AARP Ohio Celebrates Everyday Heroes with Record Breaking Attendance for Black Panther Screening in Cleveland

More than 1,000 people attended the AARP Ohio Movies for Grownups™ free screening of Black Panther at the Cinemark Valley View, breaking a previous attendance record the Ohio AARP office set in 2017 at the same location. The free event was part of AARP’s national screening taking place in 80+ markets and was designed to be a celebration of the 1.5 million everyday heroes who are providing unpaid care to a family member, spouse or friend in Ohio.

“Family caregivers are the backbone of our care system in America. We need to make it easier for them to coordinate care for their loved ones, get information and resources, and take a break so they can rest and recharge,” said AARP Ohio State Director Barbara A. Sykes. “This type of event is fun, free and we can include helpful information and access to resources.”

There are approximately 40 million family caregivers in the U.S., according to AARP. The unpaid care that family caregivers provide helps delay or prevents costly nursing home care, which is often paid for by Medicaid.

The majority (60%) of caregivers are employed full- or part-time. Although many people may think of caregivers as being older adults, 25% of family caregivers are millennials under age 35 and 1 in 5 African Americans are currently providing short or long-term caregiving to someone close to them.

Family caregivers take on a range of tasks including managing medications, helping with bathing and dressing, preparing and feeding meals, arranging transportation, and handling financial and legal matters, and African-American caregivers face unique challenges:

    • The majority of African-American family caregivers are much younger than the average general market counterparts (44.2 years old vs. 52.5 old) and are the primary caregivers, providing all or most of the care, without the assistance of paid help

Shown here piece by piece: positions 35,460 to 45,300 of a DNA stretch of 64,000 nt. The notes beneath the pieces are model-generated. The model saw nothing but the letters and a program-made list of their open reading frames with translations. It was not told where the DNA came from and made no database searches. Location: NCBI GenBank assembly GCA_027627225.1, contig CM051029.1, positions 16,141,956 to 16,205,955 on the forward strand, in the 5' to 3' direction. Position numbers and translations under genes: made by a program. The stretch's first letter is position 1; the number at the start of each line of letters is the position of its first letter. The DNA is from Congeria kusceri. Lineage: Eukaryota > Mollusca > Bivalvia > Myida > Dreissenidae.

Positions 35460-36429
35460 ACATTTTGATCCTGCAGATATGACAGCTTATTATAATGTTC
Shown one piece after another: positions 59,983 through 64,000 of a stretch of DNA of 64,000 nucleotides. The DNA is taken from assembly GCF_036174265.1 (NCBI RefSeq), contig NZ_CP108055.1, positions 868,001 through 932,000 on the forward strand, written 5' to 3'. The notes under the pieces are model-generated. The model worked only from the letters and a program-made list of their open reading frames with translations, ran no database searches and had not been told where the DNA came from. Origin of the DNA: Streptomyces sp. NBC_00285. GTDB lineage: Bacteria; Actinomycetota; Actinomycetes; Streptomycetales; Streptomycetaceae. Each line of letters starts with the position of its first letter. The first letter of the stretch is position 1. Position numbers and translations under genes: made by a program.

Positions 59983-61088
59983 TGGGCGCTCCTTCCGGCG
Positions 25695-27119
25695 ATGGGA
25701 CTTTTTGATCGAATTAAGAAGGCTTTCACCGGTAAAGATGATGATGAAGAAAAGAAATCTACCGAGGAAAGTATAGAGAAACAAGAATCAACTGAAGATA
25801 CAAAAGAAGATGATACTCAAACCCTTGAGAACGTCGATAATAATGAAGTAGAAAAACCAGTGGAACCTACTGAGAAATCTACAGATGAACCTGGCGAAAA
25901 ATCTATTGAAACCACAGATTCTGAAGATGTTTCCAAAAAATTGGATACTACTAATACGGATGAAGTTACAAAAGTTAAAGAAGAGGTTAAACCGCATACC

• Compared with the average population of family caregivers, African-Americans are more likely to spend more than 21 hours per week caregiving
    • 1 in 3 African-American family caregivers are “sandwiched,” caring for a child or grandchild under the age of 18 in the same household

Terri Eason is a working professional, a mother of two teenagers and also provides care for her 96-year old grandmother. She helped promote the event with the Cleveland Chapter of the Jack and Jill of America, Inc. and says “having the privilege of caring for your loved one is definitely rewarding, but that doesn’t take away the stress. The family dynamic changes and there are some challenges created when a loved one is determined to remain independent and age in place, I appreciate AARP’s focus on providing relevant info for caregivers like myself.”

Videos, articles, forums and books like AARP’s Juggling Life, Work, and Caregiving are examples of the caregiving resources, many of them free, available from AARP to help families prepare for new roles.

“We want to make the transition less stressful and allow families to enjoy more quality time together,” added Sykes.

AARP supports the more than 40 million family caregivers nationwide who provide unpaid short-term or long-term care to a parent, spouse, friend or other adult loved one in need. For more information about caregiving resources, visit or call 1-877-333-5885.

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